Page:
How do you start getting paid for magic?

Conjurer's Coffee Break - Episode 013

This podcast episode falls below my high standards of audio quality. Apologies!


- Hello, and welcome back!
- As you might have guessed if you've seen the title, this week's episode is about moving into paid work as a magician.

- That's not something that's going to apply to everyone.
- As I've said previously, some people want to keep their magic as just a hobby.
- That's a great thing. Remember that magic as a business brings with it extra pressures that just aren't there when you're doing it just for the love of it.
- Now, I love being a magician, in general, and as my job, but it's not true that "if you find a job you love, you'll never work a day in your life." There are days when being a professional magician is hard!
- Really hard.
- Of course, most magicians, and (performers in general) start off doing a few shows a year, then a few shows a month, so it's not like you're going to jump straight into a full schedule.
- That hopefully gives you room to assess if you want to go further, stay at the level you're at, or stop.

- I also know some of you listening are already established professionals.
- Hopefully, you'll stick with this episode though.
- As you know, I try to keep them to the essentials, and who knows, maybe you'll be able to pass on the information in a conversation with a friend.

- Alright, with the preamble, out of the way, let's get into it.

- So, when should you start getting paid for magic?
- The rather unhelpful answer is, when you're ready.
- I think generally, magicians get paid too soon.
- That's an industry wide problem, but when I look at stand up comedy, which is an artform I think is in many ways very close to magic, I see they go about things very differently.
- I'll be creating an episode comparing magic and stand up in the future, but for now what I wanted to point out was that in stand up, performers work for years sometimes to craft a 10 minute performance before they start "breaking into paid work."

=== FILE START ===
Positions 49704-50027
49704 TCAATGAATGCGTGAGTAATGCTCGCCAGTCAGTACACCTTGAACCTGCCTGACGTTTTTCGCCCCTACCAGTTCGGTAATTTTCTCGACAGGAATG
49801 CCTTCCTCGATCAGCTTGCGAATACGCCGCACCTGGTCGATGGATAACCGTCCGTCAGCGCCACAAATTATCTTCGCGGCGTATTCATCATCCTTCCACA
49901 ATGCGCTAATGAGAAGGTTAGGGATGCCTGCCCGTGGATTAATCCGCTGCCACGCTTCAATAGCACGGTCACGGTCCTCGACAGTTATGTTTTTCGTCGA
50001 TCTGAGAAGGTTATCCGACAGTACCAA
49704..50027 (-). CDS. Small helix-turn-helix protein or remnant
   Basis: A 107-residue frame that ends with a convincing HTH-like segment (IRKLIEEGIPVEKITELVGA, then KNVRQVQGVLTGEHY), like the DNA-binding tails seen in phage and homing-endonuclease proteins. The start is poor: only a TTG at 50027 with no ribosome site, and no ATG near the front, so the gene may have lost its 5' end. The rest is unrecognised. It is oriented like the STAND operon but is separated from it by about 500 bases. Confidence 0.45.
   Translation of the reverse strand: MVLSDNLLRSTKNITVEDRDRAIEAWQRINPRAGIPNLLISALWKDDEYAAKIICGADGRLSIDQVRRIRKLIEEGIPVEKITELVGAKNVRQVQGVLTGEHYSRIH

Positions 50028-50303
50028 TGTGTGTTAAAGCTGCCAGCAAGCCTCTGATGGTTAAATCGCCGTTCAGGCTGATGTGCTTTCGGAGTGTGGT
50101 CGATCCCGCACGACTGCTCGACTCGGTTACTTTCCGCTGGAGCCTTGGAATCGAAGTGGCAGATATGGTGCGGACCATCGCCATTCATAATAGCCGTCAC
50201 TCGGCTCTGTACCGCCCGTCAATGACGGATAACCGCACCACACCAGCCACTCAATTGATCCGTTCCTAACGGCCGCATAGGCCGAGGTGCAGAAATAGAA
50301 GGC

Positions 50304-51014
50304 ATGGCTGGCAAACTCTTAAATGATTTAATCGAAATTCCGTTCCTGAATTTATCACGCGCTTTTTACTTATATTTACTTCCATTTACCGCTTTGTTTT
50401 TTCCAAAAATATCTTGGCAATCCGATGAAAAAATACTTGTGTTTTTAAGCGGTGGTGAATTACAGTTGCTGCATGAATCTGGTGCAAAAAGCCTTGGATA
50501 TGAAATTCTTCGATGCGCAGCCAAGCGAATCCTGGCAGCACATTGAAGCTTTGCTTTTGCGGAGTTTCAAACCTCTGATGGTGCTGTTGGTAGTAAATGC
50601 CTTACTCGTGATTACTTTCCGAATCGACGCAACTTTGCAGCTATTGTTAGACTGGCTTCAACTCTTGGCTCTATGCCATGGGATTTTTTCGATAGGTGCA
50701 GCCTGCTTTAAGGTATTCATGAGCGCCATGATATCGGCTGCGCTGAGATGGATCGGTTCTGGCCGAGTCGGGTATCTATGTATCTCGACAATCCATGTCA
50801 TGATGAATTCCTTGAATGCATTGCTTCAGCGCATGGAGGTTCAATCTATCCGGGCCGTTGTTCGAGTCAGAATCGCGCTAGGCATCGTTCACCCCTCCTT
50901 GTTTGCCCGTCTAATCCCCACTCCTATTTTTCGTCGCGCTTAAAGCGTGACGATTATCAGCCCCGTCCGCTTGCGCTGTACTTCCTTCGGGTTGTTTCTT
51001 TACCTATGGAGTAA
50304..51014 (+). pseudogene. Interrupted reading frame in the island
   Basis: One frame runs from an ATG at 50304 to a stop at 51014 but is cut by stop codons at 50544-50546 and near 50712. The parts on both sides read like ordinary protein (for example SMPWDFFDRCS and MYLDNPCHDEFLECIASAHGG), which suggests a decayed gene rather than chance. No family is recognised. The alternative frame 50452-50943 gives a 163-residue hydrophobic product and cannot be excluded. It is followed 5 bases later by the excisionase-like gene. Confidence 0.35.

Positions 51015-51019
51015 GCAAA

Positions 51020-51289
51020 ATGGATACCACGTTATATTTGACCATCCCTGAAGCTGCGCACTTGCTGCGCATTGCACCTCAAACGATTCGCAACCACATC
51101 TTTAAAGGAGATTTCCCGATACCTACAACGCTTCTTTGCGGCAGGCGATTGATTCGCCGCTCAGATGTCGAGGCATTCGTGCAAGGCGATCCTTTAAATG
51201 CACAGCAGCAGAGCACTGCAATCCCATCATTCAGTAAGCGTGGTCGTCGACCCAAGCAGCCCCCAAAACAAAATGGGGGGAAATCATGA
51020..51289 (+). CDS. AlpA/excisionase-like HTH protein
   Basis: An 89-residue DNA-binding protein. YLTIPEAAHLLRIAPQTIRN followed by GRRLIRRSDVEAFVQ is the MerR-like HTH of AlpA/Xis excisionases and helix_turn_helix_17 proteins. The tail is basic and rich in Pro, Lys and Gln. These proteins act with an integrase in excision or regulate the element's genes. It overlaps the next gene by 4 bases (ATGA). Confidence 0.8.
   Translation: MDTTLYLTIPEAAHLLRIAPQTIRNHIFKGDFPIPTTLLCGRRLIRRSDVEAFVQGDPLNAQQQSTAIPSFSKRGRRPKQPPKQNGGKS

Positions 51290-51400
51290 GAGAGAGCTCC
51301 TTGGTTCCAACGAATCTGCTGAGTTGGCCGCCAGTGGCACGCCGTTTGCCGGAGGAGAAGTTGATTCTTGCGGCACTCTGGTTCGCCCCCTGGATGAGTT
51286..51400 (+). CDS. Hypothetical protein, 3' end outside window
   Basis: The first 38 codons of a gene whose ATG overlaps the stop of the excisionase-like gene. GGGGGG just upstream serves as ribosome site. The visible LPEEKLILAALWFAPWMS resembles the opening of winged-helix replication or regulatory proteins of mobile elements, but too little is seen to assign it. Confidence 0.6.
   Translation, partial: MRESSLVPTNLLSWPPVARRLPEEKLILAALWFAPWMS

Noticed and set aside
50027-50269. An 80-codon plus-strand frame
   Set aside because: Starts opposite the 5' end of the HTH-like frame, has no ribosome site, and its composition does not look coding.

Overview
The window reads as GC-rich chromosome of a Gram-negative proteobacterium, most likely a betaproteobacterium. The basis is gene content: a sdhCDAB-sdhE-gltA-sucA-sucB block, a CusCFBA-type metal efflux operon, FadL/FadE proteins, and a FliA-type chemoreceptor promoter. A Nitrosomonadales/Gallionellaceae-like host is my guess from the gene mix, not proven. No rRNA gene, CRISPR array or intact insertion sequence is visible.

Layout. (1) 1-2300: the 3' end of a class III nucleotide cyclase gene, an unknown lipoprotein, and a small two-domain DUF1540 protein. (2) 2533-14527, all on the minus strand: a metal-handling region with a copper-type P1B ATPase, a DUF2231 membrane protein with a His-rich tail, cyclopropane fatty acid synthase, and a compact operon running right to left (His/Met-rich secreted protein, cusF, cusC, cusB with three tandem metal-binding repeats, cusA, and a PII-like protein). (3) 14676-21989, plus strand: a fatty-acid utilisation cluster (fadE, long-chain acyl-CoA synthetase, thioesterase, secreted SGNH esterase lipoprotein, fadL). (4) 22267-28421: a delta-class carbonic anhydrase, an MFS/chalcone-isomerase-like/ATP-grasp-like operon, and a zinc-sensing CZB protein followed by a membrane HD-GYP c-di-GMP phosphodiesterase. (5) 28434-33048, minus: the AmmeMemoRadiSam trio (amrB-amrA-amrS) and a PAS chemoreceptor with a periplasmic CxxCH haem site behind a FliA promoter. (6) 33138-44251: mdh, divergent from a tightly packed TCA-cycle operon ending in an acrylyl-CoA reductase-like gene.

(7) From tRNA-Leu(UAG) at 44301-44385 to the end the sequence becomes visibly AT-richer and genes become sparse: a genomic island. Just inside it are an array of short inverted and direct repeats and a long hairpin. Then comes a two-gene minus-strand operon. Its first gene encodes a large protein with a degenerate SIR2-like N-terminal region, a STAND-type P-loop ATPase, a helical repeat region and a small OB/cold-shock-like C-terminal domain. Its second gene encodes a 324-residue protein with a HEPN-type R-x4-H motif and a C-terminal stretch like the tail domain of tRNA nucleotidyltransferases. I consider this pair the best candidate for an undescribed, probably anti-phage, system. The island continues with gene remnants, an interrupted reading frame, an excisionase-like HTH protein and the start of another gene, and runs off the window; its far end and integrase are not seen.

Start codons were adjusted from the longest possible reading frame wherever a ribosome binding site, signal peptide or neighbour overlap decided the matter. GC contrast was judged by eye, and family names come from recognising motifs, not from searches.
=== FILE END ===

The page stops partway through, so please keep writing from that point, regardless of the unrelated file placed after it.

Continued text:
- By the time they start getting paid, they might have done 70 - 100 shows for free.
- In magic, there's the joke (which is not too far off) that a young magician finds the magic shop in the morning, and by the afternoon he's already got a website and a set of business cards.

- Remember, learning your craft is important.
- If it's true that you build a better business by becoming a better performer, then it must also be true that you can struggle in business by giving poor performances.

- I'm perhaps being quite negative, but the takeaway from this part of the episode is, don't rush into it.
- It's much better for people to say, "you should get paid for this," than "you get paid for this!"

- So, let's say that you've already done a good chunk of shows for free.
- To put a number on it, shall we say 50.
- And, by that, I don't mean you've done the trick to a friend of family member 50 times, but rather you've done 50 events - open mic nights, charity events, family parties.
- Then you can perhaps start looking to charge something.

- But where do you find the work, and what do you charge.
- Well, initially, and this is what I did, I would start expanding the network you already have.
- So, parties not just for family and friends but friends of friends who you might not know that well.
- And the people who run open mic nights, often run ticketed shows too.
- The advantage of that is they often have a ticket split or a set price they pay acts, so there's one less thing to think about.